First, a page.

MONTREAL, Canada: Two Canadian Sikhs were sentenced Wednesday to life in prison for plotting to blow up an AirIndia passenger plane bound from New York to New Delhi. Quebec Superior Court Justice Claire BarretteJoncas said in a passing sentences that Santokh Singh Khela, 25, and Kashmir Singh Dhillon, 42, are examples to the world of how Canada treats “terrorists”. “The crime you were found guilty of is so mindboggling that the primary ends of these sentences must be deterrence, a firm notice to you and any would-be “terrorist” that such conduct is not to be considered lightly in Canada,” she said.

Police said the men conspired to hire an undercover FBI agent to blow up the AirIndia Boeing 747 after it took off from New York on May 30. The flight. Carrying an unidentified Indian Cabinet Minister, arrived: in New Delhi safely. “Jam well aware of your in no cent past.” BarretteJoncas said, “but the fact that you chose to conspire to kill hundreds of innocent people for “terrorist” purposes has brought you in the category of worst offenders”. The two men sat, handcuffed and expressionless, in a bulletproof enclosure as the judge read their sentence in the heavily guarded courtroom. Under her sentence the harshest provided by law they will be eligible to apply for parole in seven years and cannot own firearms for 30 years after their release from prison.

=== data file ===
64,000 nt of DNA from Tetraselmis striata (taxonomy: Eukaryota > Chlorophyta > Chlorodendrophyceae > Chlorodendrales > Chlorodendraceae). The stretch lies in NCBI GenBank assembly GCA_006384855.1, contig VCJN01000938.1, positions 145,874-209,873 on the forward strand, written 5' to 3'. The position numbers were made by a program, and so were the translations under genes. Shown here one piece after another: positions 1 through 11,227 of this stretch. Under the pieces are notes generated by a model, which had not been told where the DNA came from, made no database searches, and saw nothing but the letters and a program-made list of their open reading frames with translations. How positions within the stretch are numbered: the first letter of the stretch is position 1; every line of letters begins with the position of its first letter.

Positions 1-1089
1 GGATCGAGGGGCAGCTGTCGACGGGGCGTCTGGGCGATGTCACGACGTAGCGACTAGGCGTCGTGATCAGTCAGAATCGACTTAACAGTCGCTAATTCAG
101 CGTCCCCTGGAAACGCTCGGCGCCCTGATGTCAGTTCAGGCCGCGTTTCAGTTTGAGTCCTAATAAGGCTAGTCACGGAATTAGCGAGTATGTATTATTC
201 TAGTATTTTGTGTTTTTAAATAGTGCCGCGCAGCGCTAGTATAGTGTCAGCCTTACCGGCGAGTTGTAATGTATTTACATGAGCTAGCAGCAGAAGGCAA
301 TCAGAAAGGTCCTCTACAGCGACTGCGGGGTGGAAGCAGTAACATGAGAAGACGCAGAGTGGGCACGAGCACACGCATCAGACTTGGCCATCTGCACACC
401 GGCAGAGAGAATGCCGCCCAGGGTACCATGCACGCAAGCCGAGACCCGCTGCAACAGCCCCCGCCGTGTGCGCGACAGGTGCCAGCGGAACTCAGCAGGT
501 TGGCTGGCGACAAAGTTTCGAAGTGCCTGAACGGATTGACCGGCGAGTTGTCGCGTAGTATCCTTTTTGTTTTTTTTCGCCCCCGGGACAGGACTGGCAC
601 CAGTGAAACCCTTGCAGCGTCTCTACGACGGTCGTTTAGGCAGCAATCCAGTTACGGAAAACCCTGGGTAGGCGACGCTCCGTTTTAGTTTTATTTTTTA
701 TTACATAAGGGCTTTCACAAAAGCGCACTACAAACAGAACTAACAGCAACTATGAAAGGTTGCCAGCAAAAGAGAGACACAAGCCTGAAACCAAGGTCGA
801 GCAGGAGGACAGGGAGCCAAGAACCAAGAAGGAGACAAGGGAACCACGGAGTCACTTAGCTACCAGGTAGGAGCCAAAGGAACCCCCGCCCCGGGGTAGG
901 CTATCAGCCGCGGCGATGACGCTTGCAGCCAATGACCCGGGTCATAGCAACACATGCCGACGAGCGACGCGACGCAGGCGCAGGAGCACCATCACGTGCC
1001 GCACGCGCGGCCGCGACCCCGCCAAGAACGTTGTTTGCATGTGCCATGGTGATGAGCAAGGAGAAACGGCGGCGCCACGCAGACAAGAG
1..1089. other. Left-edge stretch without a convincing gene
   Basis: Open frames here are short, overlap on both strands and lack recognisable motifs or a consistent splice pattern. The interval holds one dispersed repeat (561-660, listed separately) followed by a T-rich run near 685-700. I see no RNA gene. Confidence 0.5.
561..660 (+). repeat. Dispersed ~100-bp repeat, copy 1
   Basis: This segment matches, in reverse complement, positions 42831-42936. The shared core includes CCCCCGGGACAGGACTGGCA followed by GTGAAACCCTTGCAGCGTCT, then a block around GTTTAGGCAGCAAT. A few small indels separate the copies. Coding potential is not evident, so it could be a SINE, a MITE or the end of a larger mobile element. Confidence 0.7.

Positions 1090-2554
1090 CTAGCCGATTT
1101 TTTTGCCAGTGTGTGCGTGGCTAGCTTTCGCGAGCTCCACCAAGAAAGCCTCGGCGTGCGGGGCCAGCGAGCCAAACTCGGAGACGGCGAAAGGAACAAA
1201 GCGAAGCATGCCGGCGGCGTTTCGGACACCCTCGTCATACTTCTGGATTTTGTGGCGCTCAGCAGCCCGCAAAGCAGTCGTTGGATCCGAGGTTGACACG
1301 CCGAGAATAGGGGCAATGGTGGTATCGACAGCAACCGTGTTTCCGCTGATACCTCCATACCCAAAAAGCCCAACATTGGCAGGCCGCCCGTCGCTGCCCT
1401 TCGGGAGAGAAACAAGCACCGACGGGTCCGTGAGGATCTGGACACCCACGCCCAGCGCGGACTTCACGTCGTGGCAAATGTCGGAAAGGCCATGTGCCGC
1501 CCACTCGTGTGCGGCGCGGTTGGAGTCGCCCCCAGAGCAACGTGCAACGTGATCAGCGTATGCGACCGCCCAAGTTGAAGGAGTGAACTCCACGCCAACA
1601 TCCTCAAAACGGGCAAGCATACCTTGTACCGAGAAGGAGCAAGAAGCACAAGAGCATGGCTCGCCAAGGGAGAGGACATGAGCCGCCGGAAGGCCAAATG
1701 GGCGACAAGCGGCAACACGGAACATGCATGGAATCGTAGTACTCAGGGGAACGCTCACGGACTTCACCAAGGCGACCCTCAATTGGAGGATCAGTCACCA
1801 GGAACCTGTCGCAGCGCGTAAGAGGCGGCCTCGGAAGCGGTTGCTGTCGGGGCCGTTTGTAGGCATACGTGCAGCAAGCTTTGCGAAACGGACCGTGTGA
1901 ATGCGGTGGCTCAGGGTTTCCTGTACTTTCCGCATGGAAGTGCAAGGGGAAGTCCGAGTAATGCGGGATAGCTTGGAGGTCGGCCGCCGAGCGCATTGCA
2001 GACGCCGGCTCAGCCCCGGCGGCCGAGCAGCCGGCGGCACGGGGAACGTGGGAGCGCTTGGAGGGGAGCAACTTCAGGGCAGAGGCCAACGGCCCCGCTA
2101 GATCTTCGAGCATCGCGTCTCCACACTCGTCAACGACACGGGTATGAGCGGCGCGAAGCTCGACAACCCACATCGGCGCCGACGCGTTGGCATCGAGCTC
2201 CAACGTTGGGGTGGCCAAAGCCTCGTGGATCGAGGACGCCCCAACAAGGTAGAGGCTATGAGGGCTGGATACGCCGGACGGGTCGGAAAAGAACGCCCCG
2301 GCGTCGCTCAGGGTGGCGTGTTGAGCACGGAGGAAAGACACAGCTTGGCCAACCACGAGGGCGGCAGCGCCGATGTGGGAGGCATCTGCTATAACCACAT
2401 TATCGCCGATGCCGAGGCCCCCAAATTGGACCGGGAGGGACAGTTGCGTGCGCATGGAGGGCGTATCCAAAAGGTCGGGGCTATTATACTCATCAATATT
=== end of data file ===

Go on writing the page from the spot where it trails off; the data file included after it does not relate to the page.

Defense lawyer Michael Code said that the two men were shocked by the severity of the sentences. which he called “wrong”.

“We’ll be appealing.” Code said. “Our feeling was that a sentence of eight to 15 years would

have been appropriate. These men have never been involved in crime before. and it is not the worst offense because it was not carried out,


Robert Beaudet, counsel for the defense, said the jury was biased against the two men and convicted them Dec. 23 in part because they wear turbans and beards.

Khela and Dhillon acknowledged at their three-week trial that they belonged to the fundamentalist group Babbar Khalsa, which seeks an independent homeland called Khalistan for Sikh in India.

Hundreds of people have been killed in India’s northern state of Punjab in separatist violence.

The star witness at the trial was Frank Miele, an undercover F.B.I. agent who testified that he met twice with the two men in a Montreal hotel room in May and that they tried to hire him to blow up an aircraft.

Khela and Dhillon admitted in testimony that they met with Miele, but only to try to buy a stolen car, and they said it was Miele who suggested the bomb plot. They said they pretended to go along with the plot because they were frightened of him.

Both men were born in the Punjab region of India but became Canadian citizens after moving to Canada. Khela, a baker and truck driver, is married and has three school age children.

Prosecutors said they are the first Canadians of the Sikh religion to be convicted of “terrorist” crimes.

No charges have ever been filed in the AirIndia crash of June 23, 1985, when a Boeing 747 plunged into the North Atlantic off Ireland while on a flight from Toronto to Bombay via London. All 329 people aboard were killed. An inquiry by the Indian government concluded that a bomb caused that crash.

Canadian authorities say they have some evidence in that crash but not enough to file charges.

Article extracted from this publication >>  February 6, 1987